Michael Young: I agree that they are more responsible. But I don't think the Israelis today want to provoke a regional conflict. We should understand that the Israelis are comfortable with the Assad regime, because Assad is weak, containable. And, in some ways, the fact that Hamas leaders in Damascus are undermining the Palestinian authority allows Israel to pursue a plan for unilateral disengagement from the West Bank without having to negotiate with President Mahmoud Abbas.


Scituate, MA: Would there be any chance of Israel attacking Iran, if the kidnapped soldiers are sent there? How likely?

Michael Young: Very unlikely. I think that would be a regional war. Israel has already negotiated in the past for the release of its soldiers and I think that will happen again.


Arlington, VA: Do you know why Israel has targeted the Beirut Airport? Hezbollah suburbs nearby I understand but why the airport, a facility more heavily used by Lebanon's more moderate middle and upper classes, particularly Christians, who would be more sympathetic to the Israeli cause?

Michael Young: I disagree with several of the points: It's not used more by Christians. It's used by everyone. And it's not used by just the upper classes. The simple answer is Israel has imposed and air and sea blockade of Lebanon. They have threatened the Beirut/Damascus highway, so even that road may be closed. They have imposed a blockade on Lebanon.


Tampa, Florida: Sayyed Nasarallah stated clearly that Hezbollah would capture Israeli soldiers if the last remaining Lebanese prisoners were not released. Why did the Israeli not take Nasarallah at his word and release them? Even the Israeli newspaper, Haaretz pointed this out in an editorial.

Michael Young: I think Israel usually takes Nasarallah at his word. But the real question is why few precautions were taken on the border to avoid the kind of abductions that we saw yesterday.


Washington DC: What will be the position of Michel Aoun? Will the pact his party signed off on with Hezbollah remain in your opinion?

Michael Young: A lot will depend on how Hezbollah comes out of the current crisis. If they come out victorious, Aoun will hold the agreement up as a sign of great foresight. But the bottom line is that many Christians who support Aoun are uneasy with Hezbollah.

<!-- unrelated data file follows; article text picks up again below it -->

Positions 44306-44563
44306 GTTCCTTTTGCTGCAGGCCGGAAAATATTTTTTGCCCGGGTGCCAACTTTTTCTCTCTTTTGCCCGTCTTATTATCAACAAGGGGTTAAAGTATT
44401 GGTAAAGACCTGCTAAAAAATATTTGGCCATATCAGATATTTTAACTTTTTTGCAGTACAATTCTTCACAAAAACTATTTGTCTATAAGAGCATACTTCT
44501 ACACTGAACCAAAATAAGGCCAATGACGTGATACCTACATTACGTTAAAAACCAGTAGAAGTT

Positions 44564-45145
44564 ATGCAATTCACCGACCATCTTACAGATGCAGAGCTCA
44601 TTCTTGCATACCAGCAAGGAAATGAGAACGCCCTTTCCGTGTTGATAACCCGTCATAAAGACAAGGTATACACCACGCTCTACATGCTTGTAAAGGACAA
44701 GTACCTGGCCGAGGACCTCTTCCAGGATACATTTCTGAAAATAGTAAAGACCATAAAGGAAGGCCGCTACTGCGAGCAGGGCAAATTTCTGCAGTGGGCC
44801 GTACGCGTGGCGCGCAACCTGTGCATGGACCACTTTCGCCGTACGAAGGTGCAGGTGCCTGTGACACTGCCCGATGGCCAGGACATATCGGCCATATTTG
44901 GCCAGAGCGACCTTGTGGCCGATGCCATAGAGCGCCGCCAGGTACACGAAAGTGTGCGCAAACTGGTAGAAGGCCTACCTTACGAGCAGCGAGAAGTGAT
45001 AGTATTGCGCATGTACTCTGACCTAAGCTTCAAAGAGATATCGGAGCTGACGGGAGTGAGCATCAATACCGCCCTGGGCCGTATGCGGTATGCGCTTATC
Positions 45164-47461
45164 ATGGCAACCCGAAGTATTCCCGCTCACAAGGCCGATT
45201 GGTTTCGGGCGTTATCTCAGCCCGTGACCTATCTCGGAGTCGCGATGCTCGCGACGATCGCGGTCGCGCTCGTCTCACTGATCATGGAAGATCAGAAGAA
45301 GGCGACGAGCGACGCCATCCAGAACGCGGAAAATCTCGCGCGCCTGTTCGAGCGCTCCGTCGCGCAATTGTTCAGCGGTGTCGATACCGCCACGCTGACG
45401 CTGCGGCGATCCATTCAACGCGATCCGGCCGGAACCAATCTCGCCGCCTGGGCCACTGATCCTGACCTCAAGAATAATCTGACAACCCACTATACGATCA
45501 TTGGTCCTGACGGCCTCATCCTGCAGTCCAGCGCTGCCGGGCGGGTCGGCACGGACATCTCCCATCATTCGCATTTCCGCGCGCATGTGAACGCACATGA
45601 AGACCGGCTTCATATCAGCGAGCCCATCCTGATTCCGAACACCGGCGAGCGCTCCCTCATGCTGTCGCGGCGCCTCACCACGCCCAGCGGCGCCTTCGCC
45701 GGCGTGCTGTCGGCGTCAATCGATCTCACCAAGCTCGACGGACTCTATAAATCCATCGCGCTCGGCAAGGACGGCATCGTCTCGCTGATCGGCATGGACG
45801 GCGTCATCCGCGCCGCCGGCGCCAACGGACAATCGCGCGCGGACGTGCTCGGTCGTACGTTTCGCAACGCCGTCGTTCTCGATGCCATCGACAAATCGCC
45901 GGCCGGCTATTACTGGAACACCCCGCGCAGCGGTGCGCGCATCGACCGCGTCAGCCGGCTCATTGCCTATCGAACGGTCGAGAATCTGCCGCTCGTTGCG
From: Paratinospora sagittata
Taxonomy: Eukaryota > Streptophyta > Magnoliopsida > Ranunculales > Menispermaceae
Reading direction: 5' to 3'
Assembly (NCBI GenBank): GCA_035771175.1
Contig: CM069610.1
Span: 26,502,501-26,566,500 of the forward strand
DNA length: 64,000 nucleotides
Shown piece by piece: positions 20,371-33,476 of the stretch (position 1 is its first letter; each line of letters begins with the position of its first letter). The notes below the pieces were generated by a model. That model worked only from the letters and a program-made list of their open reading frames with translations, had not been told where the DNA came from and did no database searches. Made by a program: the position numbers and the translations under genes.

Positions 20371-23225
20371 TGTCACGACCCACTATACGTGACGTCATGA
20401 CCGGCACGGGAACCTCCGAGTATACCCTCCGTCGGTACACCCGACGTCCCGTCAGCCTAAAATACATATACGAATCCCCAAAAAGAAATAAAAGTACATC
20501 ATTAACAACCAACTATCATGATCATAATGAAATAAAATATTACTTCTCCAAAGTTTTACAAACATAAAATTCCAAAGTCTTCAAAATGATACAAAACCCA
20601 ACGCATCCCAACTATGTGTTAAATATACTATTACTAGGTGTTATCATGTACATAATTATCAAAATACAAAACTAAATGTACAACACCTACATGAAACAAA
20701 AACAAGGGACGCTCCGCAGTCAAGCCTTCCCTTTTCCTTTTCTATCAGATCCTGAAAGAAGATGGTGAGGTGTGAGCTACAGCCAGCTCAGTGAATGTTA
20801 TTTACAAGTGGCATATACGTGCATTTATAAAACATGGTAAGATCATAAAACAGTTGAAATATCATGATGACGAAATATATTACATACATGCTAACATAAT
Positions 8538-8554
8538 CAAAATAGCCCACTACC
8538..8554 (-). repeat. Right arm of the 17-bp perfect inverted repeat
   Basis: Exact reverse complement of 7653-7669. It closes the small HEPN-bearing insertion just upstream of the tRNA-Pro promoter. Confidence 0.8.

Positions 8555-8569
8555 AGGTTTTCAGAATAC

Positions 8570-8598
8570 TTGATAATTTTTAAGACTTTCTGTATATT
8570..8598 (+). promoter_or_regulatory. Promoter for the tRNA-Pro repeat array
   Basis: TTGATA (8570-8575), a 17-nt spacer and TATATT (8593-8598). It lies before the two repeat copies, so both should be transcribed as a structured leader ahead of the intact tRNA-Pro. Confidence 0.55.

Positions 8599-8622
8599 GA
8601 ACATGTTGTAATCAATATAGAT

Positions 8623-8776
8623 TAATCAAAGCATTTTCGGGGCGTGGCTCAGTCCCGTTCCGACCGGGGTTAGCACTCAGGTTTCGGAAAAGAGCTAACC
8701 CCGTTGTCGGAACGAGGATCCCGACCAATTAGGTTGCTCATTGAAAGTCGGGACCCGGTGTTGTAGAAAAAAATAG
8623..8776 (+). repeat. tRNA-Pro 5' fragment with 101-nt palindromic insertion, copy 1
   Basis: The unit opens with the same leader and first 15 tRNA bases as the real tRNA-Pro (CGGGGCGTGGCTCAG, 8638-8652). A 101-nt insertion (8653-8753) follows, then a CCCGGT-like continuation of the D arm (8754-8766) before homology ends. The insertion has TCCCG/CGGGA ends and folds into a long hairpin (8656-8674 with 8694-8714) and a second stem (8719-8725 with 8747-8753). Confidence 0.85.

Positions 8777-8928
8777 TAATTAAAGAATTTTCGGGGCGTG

Los Angeles, CA: What do the Isrealis hope to achieve in Lebanon by widening their attacks beyond just Hezbollah targets in the south? It seems that destabilizing the country would be manifestly worse for them than the current situation (which would seem to be capable of being addressed by a more narrow reaction). What is their broader aim, and what consequences must they think their actions will have within Lebanon?

Michael Young: To be honest, that's not clear yet. I think there is a domestic rationale for what is taking place. I think the Olmert government has to show it can be tough in order to prove that disengagement in the future from the West Bank can be an effective policy. Now, in the more short term perspective, the Israelis apparently are seeking to establish a no entry zone along the Lebanese border from which Hezbollah would be banned -- a sort of free fire zone. And while that is new as an Israeli concept, it's not clear that it will work. The reason for that is that potentially, the whole of the Lebanese border may become an area for conflict, whereas since 2000, when the Israelis withdrew from Lebanon, the conflict has been limited to a small area in southeast Lebanon, known as the Shebaa Farms.


Michael Young: I'll close by saying that I'm very worried about the situation. In a way, I feel that a great deal of the Israeli reaction is simply revenge. I can't imagine that all this destruction has a political objective. I can see some Israeli objectives. But if Lebanon is, ultimately, destroyed, then that will only benefit Hezbollah and Syria. And I think it will severely weaken those forces in Lebanon who, a year ago, called on Syria to withdraw, who would like to see Hezbollah disarmed and who, frankly, have a vision of Lebanon as a more open, peaceful society.

I do thank everyone for their questions and interest.